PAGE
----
New agreement will make it easier for manufacturers to meet legislation
2 December 2008

Car makers and EU politicians have reached a new deal on regulating car CO2 emissions that will make it easier for Europe’s car makers to meet legislation.

The agreement will require manufacturers to cut average CO2 emissions by 18 per cent over the next six years. That’s a step back from the potentially crippling CO2 targets that were previously discussed.

CO2 emissions will now be reduced to an average of 130g/km between 2012 and 2015, rather than by 2012 as was originally proposed. A new long-term goal of 95g/km CO2 by 2020 will also be introduced.

“We have shown that we can encourage car manufacturers to go green by including incentives for investment in clean technology, but without driving them out of business,” said Martin Callanan MEP.

Conservative MEPs also defended a special exception to the targets for manufacturers like Jaguar-Land Rover, who don’t build small cars.

The two British companies will still have to drastically reduce the CO2 output of their cars, but not by the levels that had been foreseen. A special exemption was also secured for LTI, which builds black cabs.

“It was particularly important that we put in place special conditions for Jaguar- Land Rover and black cabs,” said Callanan. “These companies will still have to do more than most, but because of their niche model ranges, this law would have caused them severe problems.”

“We will now ask all sides to agree to this deal.”

Will Powell

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Comments
7

2 December 2008

I can understand JLR given a level of exemption, but not LTI. Black cabs are everywhere in large cities, they need to get drastically more efficient/environmentally friendly, and this won't help. Their ancient engines and 3 speed gearboxes need to go. I loathe it when I have to walk past taxi ranks and inhale the could of fumes that follow them about...

2 December 2008

That's MUCH better. Under the previous rules, which had a hard target average co2 target, companies like Fiat got a free pass (when the vast majority of the world's car emissions come from such marques), and the luxury brands -which have made the most progress improving their acts- were given an impossible mission. A percentage reduction makes EVERYONE step up, and specifically punishes no-one. Lamborghini already reduced their emissions by 18% with the new Gallardo.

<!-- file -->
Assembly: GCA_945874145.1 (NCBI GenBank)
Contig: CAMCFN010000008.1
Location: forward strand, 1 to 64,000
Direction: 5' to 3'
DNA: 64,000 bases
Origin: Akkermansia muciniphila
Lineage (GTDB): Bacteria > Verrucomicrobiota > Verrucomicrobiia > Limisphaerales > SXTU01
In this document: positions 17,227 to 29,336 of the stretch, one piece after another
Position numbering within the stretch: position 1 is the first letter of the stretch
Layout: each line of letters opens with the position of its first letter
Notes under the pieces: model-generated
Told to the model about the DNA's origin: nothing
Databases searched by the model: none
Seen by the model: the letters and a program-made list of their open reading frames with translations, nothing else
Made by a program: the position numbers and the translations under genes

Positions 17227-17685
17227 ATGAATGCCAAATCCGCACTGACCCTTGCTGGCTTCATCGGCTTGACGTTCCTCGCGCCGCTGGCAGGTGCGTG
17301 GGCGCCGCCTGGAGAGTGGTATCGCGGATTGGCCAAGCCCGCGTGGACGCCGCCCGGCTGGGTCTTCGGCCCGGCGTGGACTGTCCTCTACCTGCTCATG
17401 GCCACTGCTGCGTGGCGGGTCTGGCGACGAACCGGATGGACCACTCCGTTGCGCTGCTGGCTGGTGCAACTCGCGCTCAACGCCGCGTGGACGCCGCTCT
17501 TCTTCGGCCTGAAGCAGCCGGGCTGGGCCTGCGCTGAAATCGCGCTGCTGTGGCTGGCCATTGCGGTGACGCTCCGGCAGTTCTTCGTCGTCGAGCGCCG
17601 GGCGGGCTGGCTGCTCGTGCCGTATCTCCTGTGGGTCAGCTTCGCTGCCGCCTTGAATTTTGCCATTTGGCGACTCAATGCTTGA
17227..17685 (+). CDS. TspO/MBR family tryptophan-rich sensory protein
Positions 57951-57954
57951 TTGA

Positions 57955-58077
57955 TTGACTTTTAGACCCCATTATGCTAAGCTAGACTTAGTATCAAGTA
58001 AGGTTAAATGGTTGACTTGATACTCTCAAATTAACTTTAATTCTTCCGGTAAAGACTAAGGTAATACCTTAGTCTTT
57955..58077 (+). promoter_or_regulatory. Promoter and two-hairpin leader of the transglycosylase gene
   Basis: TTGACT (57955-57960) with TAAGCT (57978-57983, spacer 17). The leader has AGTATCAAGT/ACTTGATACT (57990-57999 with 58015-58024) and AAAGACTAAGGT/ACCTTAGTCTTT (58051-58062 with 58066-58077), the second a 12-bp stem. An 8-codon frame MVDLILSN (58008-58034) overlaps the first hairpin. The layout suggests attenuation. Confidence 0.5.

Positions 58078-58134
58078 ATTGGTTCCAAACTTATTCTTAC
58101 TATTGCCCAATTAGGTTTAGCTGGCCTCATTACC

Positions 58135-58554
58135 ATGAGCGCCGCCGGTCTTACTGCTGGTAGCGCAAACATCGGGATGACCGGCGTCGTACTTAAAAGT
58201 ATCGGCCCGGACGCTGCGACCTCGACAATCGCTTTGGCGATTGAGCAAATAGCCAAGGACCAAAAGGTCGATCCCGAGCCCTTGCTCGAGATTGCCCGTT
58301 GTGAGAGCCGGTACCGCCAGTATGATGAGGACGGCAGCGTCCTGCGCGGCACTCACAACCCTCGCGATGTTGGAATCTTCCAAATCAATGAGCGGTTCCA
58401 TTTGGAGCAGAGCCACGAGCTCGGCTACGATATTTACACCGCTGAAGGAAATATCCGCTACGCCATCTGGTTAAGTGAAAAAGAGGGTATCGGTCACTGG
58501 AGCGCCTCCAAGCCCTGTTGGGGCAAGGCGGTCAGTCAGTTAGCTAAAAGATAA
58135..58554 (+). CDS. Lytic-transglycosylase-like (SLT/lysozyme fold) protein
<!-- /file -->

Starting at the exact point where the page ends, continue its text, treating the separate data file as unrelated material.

They still need to rethink that hard target for 2020 though. Percentage reductions are the way to go.

2 December 2008

Finally some common sense!

I have to agree with nbranford though on the whole black cab thing. Why can't they re-source their engines and fall in line with the rest of the automotive industry. It's not as if there is a technical reason why they can't.

 

 

It's all about the twisties........

2 December 2008

Have they actually signed up for this yet?


Bring back steel wheels.

2 December 2008

Totally agree with the black cab stuff. LTi should be looking at ways to improve their vehicles. Stop start would help no end! Im all for the company surviving and making money on selling taxis, but I don't think they should just sit there and not do anything about it

2 December 2008

regarding black cabs, I think the article implies they will still have to reduce their emissions, just not down to 130g/km, which would be near impossible for a car designed to carry 6 people (driver included) & luggage.

That said another article online says LTI is "exempt" from the rules.

Anyone know which it is?

2 December 2008

[quote phenergn]

That said another article online says LTI is "exempt" from the rules.

Anyone know which it is?

[/quote]

Bear in mind none of ths is ratified yet, first of all.

The outline deal gives niche manufacturers derogation from the main rules for the mass producers. JLR is one of these "niche" maufacturers. LTI obviously too. They, 'the nichers', will not be bound by the 120g by 2012 for 65% of output moving to 100% by 2015, but rather a compulsion to reduce their fleet average CO2 emission figure by 25%* by 2012/2015(?) from their 2007 level. Should be a cinch for the LR behemoths. And since when did a 250,000 units a year producer become niche? Okay they, JLR, are headed for sub 100K/year output but they still currently claim to be Britain's biggest auto maker.

* the 25% figure for the niche manufacturers is not wholly arbitrary but would seem to reflect the approximate general reduction called for by this deal from the current European fleet average of around 160g down to 120g by 2012.

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